“It’s a lot of fun to take a rock pick to solid stone with your friends or people you just newly met—it creates a great connection,” says Constance Mae Castro, a 14-year-old Manatee County student. Sometimes digging up the past is all it takes to make new friends. The earth’s past, that is, specifically the fossilized remains of dinosaurs that walked this planet some 30-odd million years ago. That’s what eight Manatee County students and their parents found themselves doing this past June, when they departed for the Nebraska Badlands as a part of the Bishop Museum of Science and Nature’s annual Fossil Expedition.

For the past decade, the trip, funded by the Toomey Foundation for Natural Sciences, has taken Manatee County school teachers out to Bradenton entrepreneur Jim Toomey’s ranch in the Nebraska Badlands for a week-long, fossil digging expedition. Although a businessman by trade, Toomey grew up hunting for fossils in the old Apac mine — now known as Benderson Park — and has transferred his love for paleontology into a career spent benefitting the natural sciences.

In recent years, the excursion has geared itself toward students, aged 11-14, in the hopes of emerging interest in paleontology and the natural sciences. “We focused on 11- to 14-year-olds, kids just entering their last year of elementary school or middle school. At that age they still have a passion to learn and try new things, but also are coming into their own a little bit and figuring out what they want to do with their lives,” says Christine Michael, the Co-Curator of Learning at the Bishop and one of the chaperones of the trip. Instead of a week spent toiling in the hot sun, the expedition was broken up into two parts: three days spent in the field with Toomey, Roger Portell, Collections Director of Invertebrate Paleontology and Micropaleontology at the University of Florida/Florida Museum of Natural History, and Aaron Bokelmann, a Manatee High science teacher and close friend of Jim’s, and three days spent sightseeing local attractions such as Mt. Rushmore, the Crazy Horse National Monument, and The Mammoth Site.

“As a kid, all we are exposed to is what our parents know, what our teachers know, and that’s kind of it. This trip was so great because we brought the parents along too. Some of them admitted that they’d never sign up for this type of thing, but their kid was interested and boom, here they are sitting in the dirt and digging up a fossil with a rock hammer,” says Michael. “On our first day, we had lunch and got to know Aaron, Jim, and Rodger, and then rode ATVs out to the field. We started out in a calmer, less hilly location where we saw lots of teeth, bones, and fragments of tortoise shells. Everybody at least found something that day, which was really great,” says Constance.

The Badland’s distant past as swampy, temperate water source for mammals has turned its unique geological formations into a graveyard of prehistoric animals. Many of the fossilized remains students found came from the Oligocene Epoch, some 33-23 million years ago. It was the era of the mammal, where early ancestors of our modern animals such as the Mesohippus, Saber-toothed Cats, and Oreodonts roaming the continent.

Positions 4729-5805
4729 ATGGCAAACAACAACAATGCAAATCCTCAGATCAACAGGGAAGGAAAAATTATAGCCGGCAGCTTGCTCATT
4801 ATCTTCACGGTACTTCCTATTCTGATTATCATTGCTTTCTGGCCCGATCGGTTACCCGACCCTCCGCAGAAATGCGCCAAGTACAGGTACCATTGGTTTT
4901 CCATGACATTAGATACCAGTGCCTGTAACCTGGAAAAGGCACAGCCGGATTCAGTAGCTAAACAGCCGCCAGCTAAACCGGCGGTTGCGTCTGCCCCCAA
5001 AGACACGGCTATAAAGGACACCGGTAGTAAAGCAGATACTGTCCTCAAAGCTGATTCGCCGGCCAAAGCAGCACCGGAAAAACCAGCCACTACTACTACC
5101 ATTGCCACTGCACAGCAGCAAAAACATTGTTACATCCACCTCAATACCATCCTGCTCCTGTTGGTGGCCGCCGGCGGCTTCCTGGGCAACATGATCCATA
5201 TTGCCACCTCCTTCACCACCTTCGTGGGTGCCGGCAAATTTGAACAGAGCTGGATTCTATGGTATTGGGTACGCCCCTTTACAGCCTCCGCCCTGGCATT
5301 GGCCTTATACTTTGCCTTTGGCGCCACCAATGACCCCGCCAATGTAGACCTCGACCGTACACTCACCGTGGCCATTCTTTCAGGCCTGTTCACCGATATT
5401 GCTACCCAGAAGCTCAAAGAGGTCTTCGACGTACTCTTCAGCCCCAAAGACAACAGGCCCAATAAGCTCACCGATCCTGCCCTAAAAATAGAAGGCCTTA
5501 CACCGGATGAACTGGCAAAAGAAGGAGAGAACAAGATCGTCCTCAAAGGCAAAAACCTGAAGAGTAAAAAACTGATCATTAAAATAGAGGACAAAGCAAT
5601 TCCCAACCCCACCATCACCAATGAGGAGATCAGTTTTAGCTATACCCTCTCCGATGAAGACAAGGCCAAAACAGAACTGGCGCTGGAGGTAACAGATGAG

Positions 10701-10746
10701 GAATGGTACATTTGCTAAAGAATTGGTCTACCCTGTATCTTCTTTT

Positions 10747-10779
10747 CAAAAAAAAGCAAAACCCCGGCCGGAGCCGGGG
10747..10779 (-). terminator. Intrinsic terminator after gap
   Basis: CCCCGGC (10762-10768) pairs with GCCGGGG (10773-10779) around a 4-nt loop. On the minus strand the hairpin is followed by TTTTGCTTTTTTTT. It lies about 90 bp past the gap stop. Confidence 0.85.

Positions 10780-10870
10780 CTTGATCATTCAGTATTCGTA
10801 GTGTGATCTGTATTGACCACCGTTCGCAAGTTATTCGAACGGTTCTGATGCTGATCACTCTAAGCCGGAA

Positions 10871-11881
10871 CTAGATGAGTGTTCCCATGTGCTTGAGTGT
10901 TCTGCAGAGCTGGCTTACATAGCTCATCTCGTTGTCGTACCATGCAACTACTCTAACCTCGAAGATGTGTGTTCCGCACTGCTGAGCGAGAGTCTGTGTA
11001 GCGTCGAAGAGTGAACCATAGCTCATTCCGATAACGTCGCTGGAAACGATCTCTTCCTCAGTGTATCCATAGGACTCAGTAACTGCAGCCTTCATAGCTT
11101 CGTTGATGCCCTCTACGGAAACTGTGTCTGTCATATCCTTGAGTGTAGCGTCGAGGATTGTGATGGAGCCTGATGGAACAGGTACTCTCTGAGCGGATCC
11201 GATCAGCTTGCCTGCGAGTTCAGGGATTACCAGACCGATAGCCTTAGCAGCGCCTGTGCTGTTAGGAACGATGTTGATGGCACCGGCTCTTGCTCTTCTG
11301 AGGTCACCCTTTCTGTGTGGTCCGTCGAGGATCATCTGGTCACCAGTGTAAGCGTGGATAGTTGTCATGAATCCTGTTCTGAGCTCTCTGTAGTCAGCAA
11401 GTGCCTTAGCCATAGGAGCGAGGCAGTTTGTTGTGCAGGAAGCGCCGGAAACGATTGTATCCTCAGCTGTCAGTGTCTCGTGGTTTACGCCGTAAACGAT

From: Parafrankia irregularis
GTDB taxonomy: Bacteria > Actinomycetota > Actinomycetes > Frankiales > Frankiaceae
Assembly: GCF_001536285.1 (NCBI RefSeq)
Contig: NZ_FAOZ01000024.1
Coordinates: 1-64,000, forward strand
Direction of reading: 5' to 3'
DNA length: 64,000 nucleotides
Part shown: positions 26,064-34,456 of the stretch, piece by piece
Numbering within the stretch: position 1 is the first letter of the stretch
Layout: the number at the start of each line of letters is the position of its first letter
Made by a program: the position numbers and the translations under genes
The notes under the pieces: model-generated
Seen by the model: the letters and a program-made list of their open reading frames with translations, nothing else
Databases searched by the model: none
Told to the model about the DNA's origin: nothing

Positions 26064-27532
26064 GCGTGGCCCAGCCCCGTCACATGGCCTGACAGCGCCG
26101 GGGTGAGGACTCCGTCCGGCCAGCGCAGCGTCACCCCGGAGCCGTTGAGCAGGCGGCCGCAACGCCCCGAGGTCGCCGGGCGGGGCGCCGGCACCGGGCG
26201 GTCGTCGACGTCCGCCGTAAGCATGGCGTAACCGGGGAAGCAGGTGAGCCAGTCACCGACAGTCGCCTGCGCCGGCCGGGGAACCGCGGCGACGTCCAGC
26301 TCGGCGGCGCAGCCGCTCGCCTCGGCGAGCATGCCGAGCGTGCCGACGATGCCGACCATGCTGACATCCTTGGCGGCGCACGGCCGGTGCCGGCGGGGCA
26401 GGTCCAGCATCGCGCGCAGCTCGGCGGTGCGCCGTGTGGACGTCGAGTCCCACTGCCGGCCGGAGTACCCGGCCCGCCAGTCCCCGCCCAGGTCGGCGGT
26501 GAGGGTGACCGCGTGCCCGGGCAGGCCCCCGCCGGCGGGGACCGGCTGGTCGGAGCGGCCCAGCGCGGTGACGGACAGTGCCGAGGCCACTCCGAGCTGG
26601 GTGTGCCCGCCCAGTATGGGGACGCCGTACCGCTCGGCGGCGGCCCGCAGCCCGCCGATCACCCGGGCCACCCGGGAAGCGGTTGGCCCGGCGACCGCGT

“I wanted to go on the trip because I want to be a veterinarian when I grow up and I was really interested in learning about some of the ancestors of some of our modern mammals,” attests Constance.

While finding the fossils was one thing, excavating them from layers of solid dirt and rock was another endeavor in and of itself. The multi-step process involved students using different tools such as paint brushes, rock hammers, and screw drivers to dig around the fossil and create a pedestal of sorts for it to sit on. “The goal is to try and figure out how big a piece you have without digging out the whole thing. It’s kind of a slow exploration,” says Michael. Once the fossil is out of the ground, dirt pedestal and all, a plaster jacket is molded around the entire piece to prevent erosion. Those plaster molds, or field jackets are sent back to an associate of Toomey’s who breaks away the dirt and pieces the fossil back together for the student who found it.

“The biggest fossil that I found was a whole turtle shell, about a foot across from neck to rear,” says Jacob Farrington, an 11-year old-student. “We’ll get it back in about a year,” he adds, referencing Fossil Christmas, the event in which the students are given back their reconstructed fossils in roughly a year’s time.

For as arduous a process as fossil digging was and as excruciating the wait is for students to see their fossils, it’s a journey that has been well worth the time and effort. “ In our group, we just all connected. Right off the bat we were great friends, even now we’ve gone over to Jacobs house, and are still talking to them after the trip,” says Constance.